By Dr. James Harrison
What’s wrong with this picture: The San Diego City Council advances an ordinance guiding the roll-out of recreational marijuana sales in the face of a staffing crisis within the San Diego Police Department.
The police officer shortage has been a pivotal topic of the City Council’s recent budget deliberations. According to the San Diego Union-Tribune, the department had 205 vacancies — 1,834 officers filling 2,039 budgeted slots – as of May 30. That’s an increase from 170 vacancies last October.
The officer shortage is expected to grow even worse: Applications are down 36 percent over the last two years, and close to 600 of the department’s 1,834 officers are eligible to retire in the next five years.
Why should San Diegans be concerned? Because San Diego police officers serve on the front line of a battle to protect our city’s quality of life from a defiant, profit-driven marijuana industry.
In the years since the City Council passed a legal framework for regulating medical marijuana dispensaries, our law enforcement partners have been swept up in an interminable game of whack-a-mole.
In brazen disregard of the law, and operating in a legal “gray area” they carved out of California’s Compassionate Use Act, marijuana profiteers swiftly established a network of black market storefronts. According to the San Diego City Attorney’s office, nearly 300 illegal marijuana dispensaries were opened for business and eventually closed down by city prosecutors. These unpermitted, unregulated businesses operated with impunity. No sooner would law enforcement officials close down an illegal pot shop when another one would open in its place.
I have experienced the lawlessness of the marijuana black market firsthand. Early last year, the Christian preschool I own and operate with my wife was besieged by three illegal marijuana dispensaries, each one located within a one-block radius of our childcare facility.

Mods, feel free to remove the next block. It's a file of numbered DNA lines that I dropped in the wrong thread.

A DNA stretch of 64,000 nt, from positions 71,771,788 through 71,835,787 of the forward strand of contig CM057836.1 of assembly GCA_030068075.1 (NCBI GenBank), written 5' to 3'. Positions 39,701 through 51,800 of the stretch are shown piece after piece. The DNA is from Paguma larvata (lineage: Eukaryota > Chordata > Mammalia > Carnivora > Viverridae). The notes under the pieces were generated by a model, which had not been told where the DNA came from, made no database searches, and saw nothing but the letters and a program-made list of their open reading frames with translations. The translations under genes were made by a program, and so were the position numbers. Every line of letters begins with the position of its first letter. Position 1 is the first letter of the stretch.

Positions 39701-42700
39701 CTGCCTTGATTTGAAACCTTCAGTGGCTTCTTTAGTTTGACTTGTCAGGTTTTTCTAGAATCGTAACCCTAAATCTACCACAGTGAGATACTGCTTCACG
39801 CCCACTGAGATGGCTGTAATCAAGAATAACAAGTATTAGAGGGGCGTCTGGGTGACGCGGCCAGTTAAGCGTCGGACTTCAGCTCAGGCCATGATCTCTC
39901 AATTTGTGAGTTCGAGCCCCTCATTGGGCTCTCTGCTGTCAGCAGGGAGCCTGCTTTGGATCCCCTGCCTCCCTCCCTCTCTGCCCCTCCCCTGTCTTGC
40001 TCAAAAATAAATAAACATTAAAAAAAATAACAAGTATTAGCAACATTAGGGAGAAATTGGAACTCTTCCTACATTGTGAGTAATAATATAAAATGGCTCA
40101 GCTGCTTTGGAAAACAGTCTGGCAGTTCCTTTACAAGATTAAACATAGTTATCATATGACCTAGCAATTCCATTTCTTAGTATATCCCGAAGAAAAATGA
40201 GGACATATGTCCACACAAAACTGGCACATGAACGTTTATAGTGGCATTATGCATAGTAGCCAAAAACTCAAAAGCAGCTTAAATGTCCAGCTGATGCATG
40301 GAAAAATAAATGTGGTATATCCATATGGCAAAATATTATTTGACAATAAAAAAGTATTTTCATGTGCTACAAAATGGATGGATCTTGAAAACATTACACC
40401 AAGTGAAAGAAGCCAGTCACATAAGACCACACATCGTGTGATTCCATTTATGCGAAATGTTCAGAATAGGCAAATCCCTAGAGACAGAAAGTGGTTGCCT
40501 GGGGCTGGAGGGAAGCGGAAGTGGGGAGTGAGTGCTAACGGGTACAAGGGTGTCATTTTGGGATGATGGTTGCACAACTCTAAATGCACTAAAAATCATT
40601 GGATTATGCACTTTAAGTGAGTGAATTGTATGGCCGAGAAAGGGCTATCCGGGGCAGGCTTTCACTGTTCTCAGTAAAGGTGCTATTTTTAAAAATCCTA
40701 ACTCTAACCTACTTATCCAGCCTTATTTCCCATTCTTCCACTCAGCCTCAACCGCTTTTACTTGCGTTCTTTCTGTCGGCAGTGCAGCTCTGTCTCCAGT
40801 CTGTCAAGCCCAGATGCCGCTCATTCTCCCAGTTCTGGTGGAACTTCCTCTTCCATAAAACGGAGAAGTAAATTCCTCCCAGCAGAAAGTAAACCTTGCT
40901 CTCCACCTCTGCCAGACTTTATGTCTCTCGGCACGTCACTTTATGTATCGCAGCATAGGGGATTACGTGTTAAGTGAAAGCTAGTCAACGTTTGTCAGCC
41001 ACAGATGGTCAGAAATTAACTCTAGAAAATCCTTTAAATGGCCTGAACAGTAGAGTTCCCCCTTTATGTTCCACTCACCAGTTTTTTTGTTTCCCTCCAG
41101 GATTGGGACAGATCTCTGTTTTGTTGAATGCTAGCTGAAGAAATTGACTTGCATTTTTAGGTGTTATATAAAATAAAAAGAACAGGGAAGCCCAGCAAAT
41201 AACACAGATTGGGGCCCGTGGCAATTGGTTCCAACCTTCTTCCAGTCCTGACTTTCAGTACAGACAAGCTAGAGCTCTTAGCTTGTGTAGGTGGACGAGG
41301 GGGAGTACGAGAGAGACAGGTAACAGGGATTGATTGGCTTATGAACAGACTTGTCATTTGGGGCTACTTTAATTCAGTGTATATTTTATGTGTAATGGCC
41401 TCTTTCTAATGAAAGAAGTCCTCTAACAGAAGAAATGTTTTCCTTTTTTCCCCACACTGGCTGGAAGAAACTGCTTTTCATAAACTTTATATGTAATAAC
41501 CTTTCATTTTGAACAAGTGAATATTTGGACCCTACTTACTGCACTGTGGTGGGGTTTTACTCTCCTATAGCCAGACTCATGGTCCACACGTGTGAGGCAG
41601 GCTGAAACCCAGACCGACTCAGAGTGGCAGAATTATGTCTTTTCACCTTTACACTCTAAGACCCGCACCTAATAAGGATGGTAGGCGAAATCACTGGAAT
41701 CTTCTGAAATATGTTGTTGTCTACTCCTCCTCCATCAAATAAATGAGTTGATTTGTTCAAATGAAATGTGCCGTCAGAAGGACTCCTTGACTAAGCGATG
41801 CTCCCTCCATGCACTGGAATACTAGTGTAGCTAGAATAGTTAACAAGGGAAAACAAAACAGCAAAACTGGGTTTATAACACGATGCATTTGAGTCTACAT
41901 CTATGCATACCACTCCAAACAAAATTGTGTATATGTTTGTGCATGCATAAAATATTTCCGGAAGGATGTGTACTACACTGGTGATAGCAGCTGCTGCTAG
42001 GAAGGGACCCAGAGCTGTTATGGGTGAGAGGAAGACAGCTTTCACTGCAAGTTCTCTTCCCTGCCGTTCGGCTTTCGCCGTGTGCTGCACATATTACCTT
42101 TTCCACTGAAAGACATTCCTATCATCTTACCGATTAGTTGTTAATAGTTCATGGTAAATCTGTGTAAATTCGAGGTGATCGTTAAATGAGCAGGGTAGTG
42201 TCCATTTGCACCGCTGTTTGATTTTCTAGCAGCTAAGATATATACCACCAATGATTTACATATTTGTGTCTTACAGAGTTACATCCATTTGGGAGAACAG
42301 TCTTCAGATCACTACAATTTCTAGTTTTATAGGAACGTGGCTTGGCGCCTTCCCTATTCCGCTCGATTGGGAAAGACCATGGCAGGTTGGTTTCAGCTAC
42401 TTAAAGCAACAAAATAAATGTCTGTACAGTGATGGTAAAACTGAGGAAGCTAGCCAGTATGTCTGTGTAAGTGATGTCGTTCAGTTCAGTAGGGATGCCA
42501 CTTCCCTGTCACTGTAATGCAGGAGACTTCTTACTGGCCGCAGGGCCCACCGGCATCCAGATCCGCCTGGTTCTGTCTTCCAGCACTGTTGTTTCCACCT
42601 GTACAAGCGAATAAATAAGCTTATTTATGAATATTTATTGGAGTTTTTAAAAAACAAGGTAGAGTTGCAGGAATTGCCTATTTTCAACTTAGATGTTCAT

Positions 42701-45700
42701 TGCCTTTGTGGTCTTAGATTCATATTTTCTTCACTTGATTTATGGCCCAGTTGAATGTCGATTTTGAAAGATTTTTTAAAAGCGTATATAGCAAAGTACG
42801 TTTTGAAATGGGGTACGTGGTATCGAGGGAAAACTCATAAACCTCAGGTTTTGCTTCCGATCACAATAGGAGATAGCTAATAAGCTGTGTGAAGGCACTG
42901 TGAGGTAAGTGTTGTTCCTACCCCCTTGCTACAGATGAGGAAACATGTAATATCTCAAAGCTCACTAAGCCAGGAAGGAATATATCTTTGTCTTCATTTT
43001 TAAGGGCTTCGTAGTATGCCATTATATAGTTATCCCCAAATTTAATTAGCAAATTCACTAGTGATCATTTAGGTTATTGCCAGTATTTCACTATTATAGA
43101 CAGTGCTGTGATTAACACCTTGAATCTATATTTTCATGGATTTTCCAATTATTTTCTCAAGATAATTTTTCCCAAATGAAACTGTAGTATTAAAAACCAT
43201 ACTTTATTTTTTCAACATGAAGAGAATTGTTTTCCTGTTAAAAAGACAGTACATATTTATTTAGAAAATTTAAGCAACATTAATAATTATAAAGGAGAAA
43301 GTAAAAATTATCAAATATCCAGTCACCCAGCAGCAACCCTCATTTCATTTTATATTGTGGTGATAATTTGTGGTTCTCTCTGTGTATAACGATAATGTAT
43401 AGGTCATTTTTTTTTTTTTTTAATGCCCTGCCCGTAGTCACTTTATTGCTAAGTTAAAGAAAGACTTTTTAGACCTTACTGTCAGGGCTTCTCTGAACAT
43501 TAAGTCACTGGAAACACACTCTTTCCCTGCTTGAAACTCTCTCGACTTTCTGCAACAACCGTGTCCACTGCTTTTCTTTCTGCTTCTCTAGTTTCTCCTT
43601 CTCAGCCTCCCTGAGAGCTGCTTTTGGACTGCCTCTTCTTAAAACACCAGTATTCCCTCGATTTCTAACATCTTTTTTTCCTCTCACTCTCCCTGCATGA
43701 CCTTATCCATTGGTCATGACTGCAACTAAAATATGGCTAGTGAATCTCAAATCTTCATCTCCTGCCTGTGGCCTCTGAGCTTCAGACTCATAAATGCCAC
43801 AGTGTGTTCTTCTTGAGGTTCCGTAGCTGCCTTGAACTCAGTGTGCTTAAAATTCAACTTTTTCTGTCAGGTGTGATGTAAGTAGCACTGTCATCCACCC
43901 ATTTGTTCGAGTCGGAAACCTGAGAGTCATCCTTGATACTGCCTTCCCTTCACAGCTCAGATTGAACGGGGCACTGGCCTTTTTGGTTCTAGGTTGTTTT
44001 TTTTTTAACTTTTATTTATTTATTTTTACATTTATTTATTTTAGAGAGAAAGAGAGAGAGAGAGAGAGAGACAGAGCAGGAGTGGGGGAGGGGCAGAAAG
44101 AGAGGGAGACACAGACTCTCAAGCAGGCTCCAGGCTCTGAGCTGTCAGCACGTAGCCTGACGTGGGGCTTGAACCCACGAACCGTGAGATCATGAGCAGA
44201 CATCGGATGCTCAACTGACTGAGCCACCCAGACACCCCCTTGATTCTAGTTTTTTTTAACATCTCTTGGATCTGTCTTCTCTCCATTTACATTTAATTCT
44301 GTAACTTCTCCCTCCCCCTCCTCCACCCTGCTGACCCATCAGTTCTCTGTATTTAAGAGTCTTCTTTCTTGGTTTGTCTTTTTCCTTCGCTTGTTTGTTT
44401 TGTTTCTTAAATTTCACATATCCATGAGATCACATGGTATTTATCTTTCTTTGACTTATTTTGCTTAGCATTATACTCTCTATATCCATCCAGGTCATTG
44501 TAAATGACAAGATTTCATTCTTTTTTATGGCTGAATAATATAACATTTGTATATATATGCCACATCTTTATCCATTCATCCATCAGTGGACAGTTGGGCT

Angered by the presence of these drug dealers in my Mount Hope neighborhood, and concerned for the safety of the children in my care, I stood on the corner of 42nd and Market Streets for an hour on Friday afternoons, a bullhorn in hand, demanding the closure of the illegal pot shops and calling for the prosecution of their outlaw operators.
It wasn’t long before members of the community joined my weekly protests. Our collaboration inspired Operation Pull the Weeds, a grassroots campaign calling on our elected officials to empower law enforcement to halt the proliferation of illegal marijuana dispensaries in our community.
Our advocacy campaign hit its mark: Since March 2016, the police and the city attorney have shuttered 59 illegal pot shops, and put illegal actors on notice that opening new ones would not be tolerated.
But San Diego’s marijuana black market continues to grow and thrive. Upwards of 100 illegal marijuana delivery services are open for business; unpermitted marijuana farmers markets are popping up in neighborhoods stretching from Bankers Hill to Serra Mesa; illegal marijuana advertisements are plastered on billboards and pedicabs, and twirled on street corners by professional sign spinners.
The idea that city officials expect our understaffed police department to enforce the law and protect neighborhood safety in this Wild West environment is unacceptable.
Considering the illegal marijuana industry’s track record of defying the rule of law — and the harmful impacts illicit drugs pose to the health and safety of our community — the City Council must hold the line on issuing business licenses for recreational marijuana sales until the police department’s staffing shortage is resolved.
Compounding the problem is the impending retirement of Police Chief Shelley Zimmerman. Wouldn’t it make sense to craft and implement an ordinance for licensing and regulating recreational marijuana dispensaries that reflects the ideas and priorities of her successor?
The City Council has an obligation to stand up for the men and women who are sworn “to protect and serve” the residents of San Diego. Delaying the roll-out of recreational marijuana sales, until the police department is fully staffed, makes sense. It’s the smart and honorable thing to do.
Dr. James Harrison is the co-owner of Little Lamb Land Christian Preschool in Mount Hope and founder of Operation Pull the Weeds, a grassroots campaign calling on elected officials to empower law enforcement to halt the proliferation of illegal marijuana dispensaries.
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